HTS allows researchers to test thousands of small drug-like molecules at once for a specific biological activity, such as inhibiting the cell movements that allow cancer cells to spread in the body. Screening for potential new drug compounds in complex systems differs from the traditional drug discovery approach, which begins with one particular protein of interest and tries to find inhibitors for that specific target.

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Consumer group awards ‘bitter pills’ to drugmakers

Drug NewsApr 27 06

It’s one of the most recognizable logos in drug advertising: a light green luna moth that floats across the television screen during advertisements for Sepracor Inc.‘s sleeping pill Lunesta.

A national health and consumer advocacy group on Wednesday singled out ads by Sepracor and four other drugmakers as evidence of overly aggressive direct marketing by pharmaceutical companies to consumers.

The Prescription Access Litigation Project (PAL), a coalition of 118 state, local and national consumer health advocacy groups, gave the five what it calls a “bitter pill” award.

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Aspirin Shows Promise in Combating Antibiotic-Induced Hearing Loss

Drug NewsApr 26 06

Around the world, inexpensive antibiotics known as aminoglycosides have been used for the past 60 years in the battles against acute infections and tuberculosis, as antibacterial prophylaxis in cystic fibrosis and other patients, and in and other conditions. But for all of the good they do, the drugs also have been widely linked to irreversible hearing loss.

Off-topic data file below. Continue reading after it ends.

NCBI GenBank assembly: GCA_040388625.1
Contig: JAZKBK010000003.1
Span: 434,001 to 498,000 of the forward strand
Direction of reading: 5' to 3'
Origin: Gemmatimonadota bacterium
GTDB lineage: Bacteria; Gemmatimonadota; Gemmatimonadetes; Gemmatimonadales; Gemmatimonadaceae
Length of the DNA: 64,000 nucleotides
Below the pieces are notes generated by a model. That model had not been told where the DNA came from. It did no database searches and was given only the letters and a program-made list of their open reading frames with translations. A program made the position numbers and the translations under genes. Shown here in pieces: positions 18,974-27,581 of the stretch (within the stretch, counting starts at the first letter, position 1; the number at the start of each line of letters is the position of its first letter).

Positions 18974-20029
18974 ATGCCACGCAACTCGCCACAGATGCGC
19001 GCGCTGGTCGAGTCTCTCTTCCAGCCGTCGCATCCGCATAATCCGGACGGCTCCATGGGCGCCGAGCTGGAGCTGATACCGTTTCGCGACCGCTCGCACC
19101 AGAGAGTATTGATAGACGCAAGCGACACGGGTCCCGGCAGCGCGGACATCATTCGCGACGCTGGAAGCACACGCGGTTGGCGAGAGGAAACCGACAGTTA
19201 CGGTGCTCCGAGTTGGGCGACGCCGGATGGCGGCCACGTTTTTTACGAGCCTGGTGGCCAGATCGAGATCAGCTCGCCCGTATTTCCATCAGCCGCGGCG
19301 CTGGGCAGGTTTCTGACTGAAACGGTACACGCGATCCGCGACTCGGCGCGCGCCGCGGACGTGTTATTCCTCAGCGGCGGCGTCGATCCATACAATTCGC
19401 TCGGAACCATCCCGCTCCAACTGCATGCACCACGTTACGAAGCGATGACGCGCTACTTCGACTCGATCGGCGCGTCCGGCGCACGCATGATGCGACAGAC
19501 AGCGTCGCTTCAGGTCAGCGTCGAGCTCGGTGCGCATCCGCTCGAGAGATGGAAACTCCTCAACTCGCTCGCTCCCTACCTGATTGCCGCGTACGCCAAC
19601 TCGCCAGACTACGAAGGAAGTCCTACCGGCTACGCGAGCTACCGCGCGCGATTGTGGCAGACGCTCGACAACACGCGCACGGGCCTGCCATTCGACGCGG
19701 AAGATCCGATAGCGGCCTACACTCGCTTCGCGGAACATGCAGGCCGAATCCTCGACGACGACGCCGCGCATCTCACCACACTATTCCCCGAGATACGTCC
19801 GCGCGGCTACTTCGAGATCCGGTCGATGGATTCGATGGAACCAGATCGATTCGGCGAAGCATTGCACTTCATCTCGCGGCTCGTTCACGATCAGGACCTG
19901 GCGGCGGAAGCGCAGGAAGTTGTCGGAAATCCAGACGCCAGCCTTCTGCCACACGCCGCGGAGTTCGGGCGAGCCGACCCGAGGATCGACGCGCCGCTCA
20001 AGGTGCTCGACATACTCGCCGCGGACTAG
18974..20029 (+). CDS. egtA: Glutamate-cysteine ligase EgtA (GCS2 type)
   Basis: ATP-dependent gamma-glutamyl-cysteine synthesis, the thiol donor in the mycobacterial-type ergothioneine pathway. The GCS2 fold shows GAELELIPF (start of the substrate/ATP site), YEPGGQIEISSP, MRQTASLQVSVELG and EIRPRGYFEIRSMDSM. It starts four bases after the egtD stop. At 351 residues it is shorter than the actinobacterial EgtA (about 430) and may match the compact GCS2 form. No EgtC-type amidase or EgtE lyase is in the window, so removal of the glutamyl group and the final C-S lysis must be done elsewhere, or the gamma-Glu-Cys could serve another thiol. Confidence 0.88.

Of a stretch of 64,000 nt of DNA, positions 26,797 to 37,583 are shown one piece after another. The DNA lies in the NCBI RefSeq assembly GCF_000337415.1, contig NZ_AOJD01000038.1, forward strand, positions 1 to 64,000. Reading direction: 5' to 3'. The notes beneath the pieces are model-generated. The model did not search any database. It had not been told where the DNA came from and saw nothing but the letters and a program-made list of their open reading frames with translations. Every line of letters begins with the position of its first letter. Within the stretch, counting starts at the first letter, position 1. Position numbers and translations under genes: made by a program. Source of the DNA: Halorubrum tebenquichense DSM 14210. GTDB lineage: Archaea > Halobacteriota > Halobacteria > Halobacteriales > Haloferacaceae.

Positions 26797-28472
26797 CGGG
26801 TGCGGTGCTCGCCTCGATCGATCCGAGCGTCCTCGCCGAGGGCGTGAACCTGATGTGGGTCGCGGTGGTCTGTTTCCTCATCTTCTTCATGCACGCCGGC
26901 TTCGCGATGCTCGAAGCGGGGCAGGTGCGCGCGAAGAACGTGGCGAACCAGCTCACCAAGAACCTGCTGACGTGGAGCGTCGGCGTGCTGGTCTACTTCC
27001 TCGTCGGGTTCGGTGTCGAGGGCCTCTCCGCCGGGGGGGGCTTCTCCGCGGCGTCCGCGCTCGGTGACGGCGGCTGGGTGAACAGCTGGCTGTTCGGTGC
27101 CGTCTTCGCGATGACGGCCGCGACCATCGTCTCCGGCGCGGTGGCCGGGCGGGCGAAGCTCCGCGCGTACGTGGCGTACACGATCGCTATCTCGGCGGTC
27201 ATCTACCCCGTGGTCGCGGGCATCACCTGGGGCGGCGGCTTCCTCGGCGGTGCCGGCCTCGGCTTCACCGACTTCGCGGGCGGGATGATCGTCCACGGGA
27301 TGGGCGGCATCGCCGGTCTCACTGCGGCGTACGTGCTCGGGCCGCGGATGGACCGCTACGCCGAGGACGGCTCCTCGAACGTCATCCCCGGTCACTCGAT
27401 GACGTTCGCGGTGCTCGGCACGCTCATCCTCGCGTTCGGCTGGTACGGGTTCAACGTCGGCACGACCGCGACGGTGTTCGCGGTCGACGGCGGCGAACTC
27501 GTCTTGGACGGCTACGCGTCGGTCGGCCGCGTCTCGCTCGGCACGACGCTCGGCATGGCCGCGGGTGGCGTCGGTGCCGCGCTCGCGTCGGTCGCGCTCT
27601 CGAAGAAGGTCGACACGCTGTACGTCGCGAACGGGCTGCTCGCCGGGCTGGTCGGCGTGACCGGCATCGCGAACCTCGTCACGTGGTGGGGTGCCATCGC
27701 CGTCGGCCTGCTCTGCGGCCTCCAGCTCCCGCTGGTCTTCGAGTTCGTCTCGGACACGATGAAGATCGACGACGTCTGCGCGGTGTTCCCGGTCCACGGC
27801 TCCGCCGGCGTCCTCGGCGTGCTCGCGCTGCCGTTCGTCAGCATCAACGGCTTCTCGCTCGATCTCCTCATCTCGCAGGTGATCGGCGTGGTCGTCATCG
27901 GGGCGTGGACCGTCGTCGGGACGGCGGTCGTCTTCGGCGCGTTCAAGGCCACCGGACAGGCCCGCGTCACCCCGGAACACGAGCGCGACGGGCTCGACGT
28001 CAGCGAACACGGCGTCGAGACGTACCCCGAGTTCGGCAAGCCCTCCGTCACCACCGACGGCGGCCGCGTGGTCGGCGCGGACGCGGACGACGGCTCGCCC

Now, researchers at the University of Michigan’s Kresge Hearing Research Institute and their Chinese colleagues, working under the leadership of Jochen Schacht, Ph.D., and Su-Hua Sha, M.D., have found that the hearing loss can be prevented in many people with the use of another inexpensive, widely available medication: aspirin. The results appear in the April 27 issue of the New England Journal of Medicine.

The researchers studied 195 patients in China who received 80 to 160 milligrams of gentamicin (a type of aminoglycoside) intravenously twice daily, typically for five to seven days. Of those, 89 patients were given aspirin along with the antibiotic, and 106 were given placebos along with the antibiotic. The results were dramatic: The incidence of hearing loss in the group that was given placebos was 13 percent, while in the aspirin group it was just 3 percent, or 75 percent lower.